Compost Blog

Winter Greens

FOUND IN: The Fare, The Farm on January 11, 2013

                            A tender kale called 'Dwarf Siberian' used raw in salads.


It's that wonderful time of year when the greens are just coming into their own. I don't know about you, but my body craves them when it gets colder. The problem is, they take up lots of room in the refrigerator and need more preparation than some other vegetables. Here are some solutions for you.

If you can, wash them right away and prep them for cooking. This will reduce their mass, considerably and you will be all set to cook them easily. Here's how to do it. Fill the sink with cold water. Have a colander nearby. Wash the greens by agitating them in the water, then gently lift them into the colander. Drain the sink. If there is a lot of sand in the sink, plan on washing them 3 times. If you find only a small amount of sand, you can probably get away with washing only twice. However, nothing is more unappetizing than biting into sandy greens. Rinse the sink and repeat as many times as necessary to remove all the sand.

Examine the stems to see how tough they are. Tender stems just need a little trimming, and the stems of colorful swiss chard are often sliced and cooked separately. However, collards have tough stems as do the large leaves of mustard and turnip greens. Hold the leaf and tear them away, or use a chef's knife to cut a V shaped incision and remove them. I fold them in half to do this. You can store them at this point, for a day, or go on to the next step.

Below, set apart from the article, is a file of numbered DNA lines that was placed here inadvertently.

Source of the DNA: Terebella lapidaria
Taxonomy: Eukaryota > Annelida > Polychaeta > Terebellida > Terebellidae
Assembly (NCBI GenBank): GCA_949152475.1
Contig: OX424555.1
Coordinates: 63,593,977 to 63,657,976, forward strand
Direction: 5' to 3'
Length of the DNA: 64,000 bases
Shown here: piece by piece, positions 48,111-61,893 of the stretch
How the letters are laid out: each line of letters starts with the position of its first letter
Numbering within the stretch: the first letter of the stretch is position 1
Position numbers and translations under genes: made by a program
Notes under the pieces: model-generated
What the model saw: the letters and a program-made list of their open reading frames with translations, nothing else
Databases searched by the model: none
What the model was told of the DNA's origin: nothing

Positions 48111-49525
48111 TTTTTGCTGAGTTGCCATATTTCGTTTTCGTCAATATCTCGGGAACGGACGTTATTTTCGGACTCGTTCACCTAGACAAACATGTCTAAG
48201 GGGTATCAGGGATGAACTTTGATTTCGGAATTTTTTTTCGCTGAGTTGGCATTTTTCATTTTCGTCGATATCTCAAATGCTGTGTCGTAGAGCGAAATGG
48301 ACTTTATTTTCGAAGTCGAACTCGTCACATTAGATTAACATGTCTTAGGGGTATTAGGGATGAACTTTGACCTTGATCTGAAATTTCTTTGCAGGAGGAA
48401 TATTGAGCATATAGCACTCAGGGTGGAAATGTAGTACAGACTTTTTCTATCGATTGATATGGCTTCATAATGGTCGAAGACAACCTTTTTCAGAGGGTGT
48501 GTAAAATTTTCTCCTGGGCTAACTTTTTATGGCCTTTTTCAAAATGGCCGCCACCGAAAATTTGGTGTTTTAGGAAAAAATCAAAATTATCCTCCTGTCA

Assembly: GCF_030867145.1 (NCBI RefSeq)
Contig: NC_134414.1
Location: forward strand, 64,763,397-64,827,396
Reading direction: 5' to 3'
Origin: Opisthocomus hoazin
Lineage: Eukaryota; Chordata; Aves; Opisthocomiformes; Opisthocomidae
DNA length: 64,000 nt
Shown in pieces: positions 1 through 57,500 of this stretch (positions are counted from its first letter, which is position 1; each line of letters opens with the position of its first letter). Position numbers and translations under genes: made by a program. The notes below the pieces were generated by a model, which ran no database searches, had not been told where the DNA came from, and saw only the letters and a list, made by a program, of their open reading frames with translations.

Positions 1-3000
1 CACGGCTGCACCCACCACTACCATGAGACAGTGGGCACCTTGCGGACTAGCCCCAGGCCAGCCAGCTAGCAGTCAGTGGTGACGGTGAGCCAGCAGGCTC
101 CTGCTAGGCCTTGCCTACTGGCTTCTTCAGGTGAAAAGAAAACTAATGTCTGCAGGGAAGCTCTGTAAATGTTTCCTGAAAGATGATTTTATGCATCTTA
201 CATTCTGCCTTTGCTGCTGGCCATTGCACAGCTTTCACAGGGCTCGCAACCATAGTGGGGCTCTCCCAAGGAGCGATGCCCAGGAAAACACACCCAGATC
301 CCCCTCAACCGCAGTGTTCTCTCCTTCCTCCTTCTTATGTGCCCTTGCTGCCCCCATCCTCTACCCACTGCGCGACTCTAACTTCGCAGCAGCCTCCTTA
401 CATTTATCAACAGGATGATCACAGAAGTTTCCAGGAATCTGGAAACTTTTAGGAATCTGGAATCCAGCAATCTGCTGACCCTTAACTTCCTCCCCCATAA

Once the stems are removed, stack the leaves in stacks of 4 or 5, roll them up like a cigar and slice them crosswise into about 1/2 inch slices. At this point you can cook them or put them in a bag for later.

There are many traditional ways to cook greens. Some of them employ large quantities of bacon and bacon fat. Delicious, but eat at your own risk. Here is a quick and easy, as well as healthier method. Put enough olive oil in the bottom of a deep iron skillet  or saute pan to lightly coat. Heat it gently. Add a tablespoon of minced garlic and let it toast, stirring frequently. When golden brown, add the greens by handfuls, letting them wilt  before adding more. The water from the greens should provide enough moisture to braise them. Add a little salt, pepper, and perhaps a tablespoon of vinegar, pepper sauce, or Tabasco. Don't overcook them. The greens should still have some texture and retain their bright color. (Note: the addition of vinegar or pepper sauce will change the brightness of the color, so do this right before serving.)

One other method, which retains more color but involves an extra step: Bring a large pot of water to boil. Drop the whole leaves, stems removed but before slicing, into the water a few at a time. Let them wilt for a few seconds and, with tongs, drop them into a bowl of ice water. When all the leaves have been blanched, drain the ice water. The greens can now be held until ready to cook. They will retain much more of their color (oh, and more nutrients). Slice and cook separately with garlic, onions, or add to a soup or stew.

Enjoy your winter greens. Remember to save the tops of your beets. They are wonderful cooked and served with the beet roots.


Post by Chef Susan Wigley, a regular contributor on the Compost In My Shoe farm team.